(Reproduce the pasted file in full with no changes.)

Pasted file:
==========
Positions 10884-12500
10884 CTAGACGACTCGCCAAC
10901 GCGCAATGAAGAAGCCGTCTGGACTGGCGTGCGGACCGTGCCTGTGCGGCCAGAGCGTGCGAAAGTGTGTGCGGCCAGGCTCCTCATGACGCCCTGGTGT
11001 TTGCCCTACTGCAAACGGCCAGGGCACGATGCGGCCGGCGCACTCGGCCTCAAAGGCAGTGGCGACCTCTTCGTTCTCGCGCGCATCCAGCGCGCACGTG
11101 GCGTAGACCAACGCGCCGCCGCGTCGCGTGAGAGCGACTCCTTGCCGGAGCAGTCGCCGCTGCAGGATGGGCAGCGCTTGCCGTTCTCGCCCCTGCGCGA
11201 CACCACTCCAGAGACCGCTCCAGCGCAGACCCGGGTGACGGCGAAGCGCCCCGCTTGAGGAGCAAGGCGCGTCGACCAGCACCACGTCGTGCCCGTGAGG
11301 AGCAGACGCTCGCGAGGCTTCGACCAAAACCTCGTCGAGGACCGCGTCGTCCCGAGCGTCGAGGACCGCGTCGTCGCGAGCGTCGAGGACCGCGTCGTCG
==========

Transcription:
Positions 10884-12500
10884 CTAGACGACTCGCCAAC
10901 GCGCAATGAAGAAGCCGTCTGGACTGGCGTGCGGACCGTGCCTGTGCGGCCAGAGCGTGCGAAAGTGTGTGCGGCCAGGCTCCTCATGACGCCCTGGTGT
11001 TTGCCCTACTGCAAACGGCCAGGGCACGATGCGGCCGGCGCACTCGGCCTCAAAGGCAGTGGCGACCTCTTCGTTCTCGCGCGCATCCAGCGCGCACGTG
11101 GCGTAGACCAACGCGCCGCCGCGTCGCGTGAGAGCGACTCCTTGCCGGAGCAGTCGCCGCTGCAGGATGGGCAGCGCTTGCCGTTCTCGCCCCTGCGCGA
11201 CACCACTCCAGAGACCGCTCCAGCGCAGACCCGGGTGACGGCGAAGCGCCCCGCTTGAGGAGCAAGGCGCGTCGACCAGCACCACGTCGTGCCCGTGAGG
11301 AGCAGACGCTCGCGAGGCTTCGACCAAAACCTCGTCGAGGACCGCGTCGTCCCGAGCGTCGAGGACCGCGTCGTCGCGAGCGTCGAGGACCGCGTCGTCG